PEF set to transfer six PH eagles to new site

DAVAO CITY (MindaNews / 1 March)—At least six Philippine eagles will be transferred next month to the new Philippine Eagle Conservation Breeding Sanctuary (PECBS) of the Philippine Eagle Foundation (PEF) in Barangay Eden, Toril.

A Philippine Eagle at the Philippine Eagle Center in Malagos, Davao City. MindaNews file photo by RUBY THURSDAY MORE

Andi Baldonado, PEF development program manager, told MindaNews on Wednesday that that new location has a total area of 13 hectares, of which only five hectares have been allotted for the core facility but most of it will serve as a buffer zone as an additional layer of biosecurity to ensure the safety of the raptors.

She said that preparations for the new site are currently ongoing.

“The set-up of enclosures is difficult to complete due to the difficulty of hauling the materials for the enclosures and the keepers’ bunkhouse to the remote, elevated, and steep area of the site,” she said.

The foundation will keep the Philippine Eagle Center (PEC) in Barangay Malagos as a conservation education site that will remain open to guests who can still view some eagles, particularly those that are retired from breeding.

She said the foundation plans to undertake the transfer of the entire breeding stock in five to six phases beginning next month but added that timeline as to its completion would depend on “the funds that we have and the improvement of the access road to make hauling quicker.”

As of Jan 2023, the foundation has 32 eagles in the PEC.

In a briefer emailed on Wednesday, the foundation said that the threats of Avian flu and changing landscape around the PEC in Malagos necessitated the transfer to PECBS.

“The PECBS will exclusively operate as a breeding facility for the Philippine eagles. It will not be open to the public for strict implementation of biosecurity measures,” it said.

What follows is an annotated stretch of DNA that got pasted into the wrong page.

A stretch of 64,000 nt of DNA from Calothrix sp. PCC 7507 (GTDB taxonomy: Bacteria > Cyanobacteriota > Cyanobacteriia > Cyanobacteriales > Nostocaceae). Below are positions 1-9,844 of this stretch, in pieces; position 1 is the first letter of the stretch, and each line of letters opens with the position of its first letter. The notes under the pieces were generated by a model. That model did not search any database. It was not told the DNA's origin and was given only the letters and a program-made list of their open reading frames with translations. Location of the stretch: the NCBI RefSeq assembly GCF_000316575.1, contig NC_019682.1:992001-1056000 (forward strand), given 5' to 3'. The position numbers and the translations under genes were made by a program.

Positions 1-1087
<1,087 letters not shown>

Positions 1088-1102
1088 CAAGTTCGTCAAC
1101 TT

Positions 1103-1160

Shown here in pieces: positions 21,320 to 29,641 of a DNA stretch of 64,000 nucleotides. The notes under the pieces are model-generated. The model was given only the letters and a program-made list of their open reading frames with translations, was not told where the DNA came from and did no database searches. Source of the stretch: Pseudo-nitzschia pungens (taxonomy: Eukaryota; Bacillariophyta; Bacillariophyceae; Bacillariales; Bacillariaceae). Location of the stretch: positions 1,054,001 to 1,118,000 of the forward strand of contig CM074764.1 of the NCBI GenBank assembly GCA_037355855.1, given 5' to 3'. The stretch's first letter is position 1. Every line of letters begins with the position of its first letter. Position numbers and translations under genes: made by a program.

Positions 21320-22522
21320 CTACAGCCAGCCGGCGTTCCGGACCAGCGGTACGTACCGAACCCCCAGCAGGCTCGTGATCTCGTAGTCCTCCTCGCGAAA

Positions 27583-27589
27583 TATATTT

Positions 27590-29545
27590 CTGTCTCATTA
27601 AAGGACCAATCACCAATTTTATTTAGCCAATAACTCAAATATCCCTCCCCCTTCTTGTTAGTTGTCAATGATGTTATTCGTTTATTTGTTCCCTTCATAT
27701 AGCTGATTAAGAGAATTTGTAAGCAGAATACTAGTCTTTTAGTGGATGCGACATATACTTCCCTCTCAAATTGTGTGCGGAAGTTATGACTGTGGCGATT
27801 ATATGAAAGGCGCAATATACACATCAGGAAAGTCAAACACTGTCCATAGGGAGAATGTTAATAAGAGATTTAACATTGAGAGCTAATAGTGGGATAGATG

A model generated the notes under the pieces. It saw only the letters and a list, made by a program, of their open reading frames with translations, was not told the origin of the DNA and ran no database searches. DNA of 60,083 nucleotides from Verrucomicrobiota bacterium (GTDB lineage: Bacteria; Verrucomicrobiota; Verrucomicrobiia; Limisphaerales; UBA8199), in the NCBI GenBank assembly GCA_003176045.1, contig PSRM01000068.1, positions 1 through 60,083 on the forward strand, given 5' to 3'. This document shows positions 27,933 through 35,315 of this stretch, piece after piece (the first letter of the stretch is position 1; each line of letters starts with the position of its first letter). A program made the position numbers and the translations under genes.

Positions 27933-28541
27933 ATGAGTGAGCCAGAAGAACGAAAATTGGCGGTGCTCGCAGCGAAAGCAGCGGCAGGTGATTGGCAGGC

It said that a single case of infection of Avian Influenza (HPAI), Type A (H5N1) or bird flu in the facility “can wipe out the only captive breeding stock of the species in the world.”

The PEF was alarmed by the outbreak of H5N1 in Magsaysay town, Davao del Sur, located about 90 km southwest of the PEC, in March 2022.

“That brings the threat right at our doorstep and puts all 32 eagles in the PEC at risk of being exterminated. That’s losing 5% of the total estimated global population of endangered birds,” it said.

It added that the “game and poultry farms mushrooming around the PEC increases the risk of exposure to highly pathogenic diseases such as Avian Flu.”

“Philippine eagle copulation activities are extremely delicate. The slightest disturbance could cause them to immediately stop and fixate on the source of the disturbance. Activities in adjacent farm lots are disruptive to our Philippine eagle pairs’ breeding activities,” it said.

According to PEF, the objectives of the transfer are to “isolate all of our captive-breeding stocks away from potential sources of diseases and environmental pollutants” and to “explore and experiment on other breeding and rearing techniques to bolster future reintroduction and/or restocking trials, including experimental chick-rearing by natural eagle pairs

“Without the productivity of our natural pairs in breeding, we lose the potential hatchlings that could be released into the wild,” it said. (Antonio L. Colina IV / MindaNews)